Embrace Summer Break
You’ll get a whole new impression of Madison, Wisconsin, in the summer, when the hoardes of University of Wisconsin kids are away. HotelRed sits across the street from the Badgers’ Camp Randall Stadium, and each of its 48 rooms has a kitchenette stocked with local spirits like gin from Death’s Door Distilling (from $189). Downtown is loaded with excellent restaurants. Be sure to book ahead for a seat at Forequarter, a James Beard Award nominee offering creative fare like cold-smoked bluefish with grapefruit, popped amaranth, and chia. For less refined must-try specialties, head to the Old Fashioned for beer-battered cheese curds. Madison, down the road from Trek’s headquarters, is a deservedly famous cycling destination. For an easy cruise, rent a set of wheels at Machinery Row Bicycles (from $30) and pedal the 17-mile Capital City trail. For something a little rowdier, drive east of town to Kettle Moraine State Forest’s miles of singletrack. 

Escape from: Boston

Sailing outside Portland.   Photo: Alison Langley/Aurora

Eat, Paddle, Sail
A two-hour drive north of Boston, Portland, Maine, sits on the shores of windy, lighthouse-studded Casco Bay. It’s the perfect place for a sail, so rent a 21-foot racing boat from Portland Yacht Services and zip around the bay’s rocky islands ($75 for a half-day). Back on shore, find something good to eat. This won’t be hard, since Portland is becoming a first-class dining destination at light speed. Eventide Oyster Co. serves super-fresh shellfish, plus craft cocktails and local brews like Maine Beer Co.’s Peeper ale. Central Provisions has become one of the buzziest restaurants in America, thanks to dishes like sea urchin crudo and crab and waffles. When you can’t finish another bite, hop on the Casco Bay Lines ferry for the 17-minute journey to Peaks Island ($8). Then take a three-hour trip with Maine Island Kayak and paddle up another appetite while exploring the cliffs of the bay’s outer islands (from $65). 

Hike the Whites
The White Mountains aren’t the highest in the East, but they’re doubtless the most rugged. So take them on, and make Tamworth, New Hampshire, the staging ground for your expedition. Just 2.5 hours from Boston, it’s the quintessential tiny New England town, dotted with antique shops and B&Bs like the five-room Highland House, formerly a sea captain’s home (from $125). Miles of hiking trails are accessible from the inn’s front door, and the trail to local high point Mount Chocorua is just down the road. Pinkham Notch, the start of many routes up Mount Washington, is less than an hour away. Back in town, swing by the Tamworth Lyceum. The multi-use space houses a print shop, a coffee shop, and a mercantile that sells artisanal cheese, penny candy, craft beer, and random Americana.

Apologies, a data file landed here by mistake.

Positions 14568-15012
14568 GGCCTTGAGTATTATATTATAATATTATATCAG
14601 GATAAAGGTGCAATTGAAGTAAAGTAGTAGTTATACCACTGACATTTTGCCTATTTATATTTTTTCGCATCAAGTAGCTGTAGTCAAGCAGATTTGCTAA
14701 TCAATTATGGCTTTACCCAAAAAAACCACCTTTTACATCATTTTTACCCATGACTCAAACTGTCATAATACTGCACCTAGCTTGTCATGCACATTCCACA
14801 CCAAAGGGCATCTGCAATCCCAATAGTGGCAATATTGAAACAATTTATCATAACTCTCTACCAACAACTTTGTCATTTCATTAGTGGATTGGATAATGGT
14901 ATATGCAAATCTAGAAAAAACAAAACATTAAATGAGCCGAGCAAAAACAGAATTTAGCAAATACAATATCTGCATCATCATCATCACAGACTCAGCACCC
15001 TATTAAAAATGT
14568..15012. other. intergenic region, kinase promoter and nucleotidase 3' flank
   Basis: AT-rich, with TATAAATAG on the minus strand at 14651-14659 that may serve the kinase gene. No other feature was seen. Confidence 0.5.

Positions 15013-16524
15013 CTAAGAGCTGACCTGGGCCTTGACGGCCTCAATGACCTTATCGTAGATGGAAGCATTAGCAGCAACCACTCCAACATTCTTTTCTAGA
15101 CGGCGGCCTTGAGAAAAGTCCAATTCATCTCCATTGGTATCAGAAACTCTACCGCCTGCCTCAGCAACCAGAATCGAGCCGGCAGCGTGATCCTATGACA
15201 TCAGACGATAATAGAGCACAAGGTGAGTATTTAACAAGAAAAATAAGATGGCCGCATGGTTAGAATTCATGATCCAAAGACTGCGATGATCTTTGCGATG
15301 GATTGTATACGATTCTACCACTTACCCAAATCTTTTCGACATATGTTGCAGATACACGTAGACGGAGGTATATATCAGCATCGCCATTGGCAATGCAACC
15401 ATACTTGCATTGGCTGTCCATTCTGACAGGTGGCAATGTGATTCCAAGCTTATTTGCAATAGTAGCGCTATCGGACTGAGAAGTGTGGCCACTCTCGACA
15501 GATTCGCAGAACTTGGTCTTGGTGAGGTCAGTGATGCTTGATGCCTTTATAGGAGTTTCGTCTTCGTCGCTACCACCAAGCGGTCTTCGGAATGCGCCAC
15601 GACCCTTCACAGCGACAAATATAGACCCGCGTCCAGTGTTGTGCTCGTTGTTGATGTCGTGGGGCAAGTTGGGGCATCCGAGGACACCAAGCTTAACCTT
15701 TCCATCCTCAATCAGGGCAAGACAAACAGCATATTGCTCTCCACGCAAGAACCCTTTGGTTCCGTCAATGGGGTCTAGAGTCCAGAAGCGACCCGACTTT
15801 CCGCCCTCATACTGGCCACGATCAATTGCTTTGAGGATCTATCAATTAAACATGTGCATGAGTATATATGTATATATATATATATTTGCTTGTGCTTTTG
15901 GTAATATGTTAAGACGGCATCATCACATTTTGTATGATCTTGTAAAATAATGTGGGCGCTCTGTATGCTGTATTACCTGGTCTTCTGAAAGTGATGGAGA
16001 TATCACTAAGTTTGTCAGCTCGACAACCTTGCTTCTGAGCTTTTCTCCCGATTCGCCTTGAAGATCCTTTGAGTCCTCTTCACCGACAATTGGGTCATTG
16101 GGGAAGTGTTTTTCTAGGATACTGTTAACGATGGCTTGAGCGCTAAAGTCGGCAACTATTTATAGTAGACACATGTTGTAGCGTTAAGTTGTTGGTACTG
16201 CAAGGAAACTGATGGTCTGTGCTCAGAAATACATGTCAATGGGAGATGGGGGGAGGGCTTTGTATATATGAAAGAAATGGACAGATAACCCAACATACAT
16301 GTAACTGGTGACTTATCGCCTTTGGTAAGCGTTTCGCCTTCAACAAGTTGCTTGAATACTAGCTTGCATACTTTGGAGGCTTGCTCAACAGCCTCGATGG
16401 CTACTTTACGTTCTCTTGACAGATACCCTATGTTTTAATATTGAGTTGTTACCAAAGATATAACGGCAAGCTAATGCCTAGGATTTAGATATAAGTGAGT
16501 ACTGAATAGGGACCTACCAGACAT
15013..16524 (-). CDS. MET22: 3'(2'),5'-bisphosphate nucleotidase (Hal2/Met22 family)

Escape from: San Francisco 

Cabin on the Russian River, near Guerneville.   Photo: Mat Rick/Tandem

Drink and Spin
About as low-key as it gets in wine country, Guerneville is down the road from world-class wineries, plus kayaking, hiking, and cycling. Pitch a tent at the family-run Schoolhouse Canyon Park, just two miles from Westside Road, which is lined with some of the Russian River Valley’s best vineyards (from $35). Many pro cyclists train on Sonoma County’s empty, winding roads in winter. Spoke Folk Cyclery rents everything from tandems to Specialized Tarmacs and can suggest the best routes for your ability (rentals from $38 per day). The 42-mile Geysers Road Loop is a local favorite, marked by steep climbs and remote thermal springs. Then discover why funky little Guerneville is earning some serious foodie cred by trying the bibimbap at Dick Blomster’s Korean Diner.

Mountain-Bike NorCal
The center of the mountain-biking universe used to be right outside the city, in Marin County, but restrictive land management put an end to all that. Now Santa Cruz heads up the Northern California mountain-bike scene. You’ll find everything from easy beachside doubletrack to gnarly trails winding through redwoods just a 75-minute drive south along scenic Highway 1. Another Bike Shop has a fleet of Specialized mountain bikes to demo for a day (from $75). For an intermediate ride, hit the 11-mile out-and-back Skyline to Sea Trail in Big Basin Redwoods State Park—California’s oldest. For a bit more gnar, head to the Soquel Demonstration Forest in Aptos Village. The Braille and Ridge Trails offer gobs of elevation change and big man-made drops. Recover at the Santa Cruz Dream Inn (from $200). This retro-chic hotel boasts a killer location overlooking the Pacific. In the evening, head to the Westside neighborhood for tastings from tiny wineries at Surf City Vintners, a pint of seasonal ale at the organic Santa Cruz Mountain Brewing, or duck meatballs and flatbread at the West End Tap and Kitchen

Escape from: Los Angeles

Joshua Tree National Park.   Photo: Axel Brunst/Tandem

Seek the Heat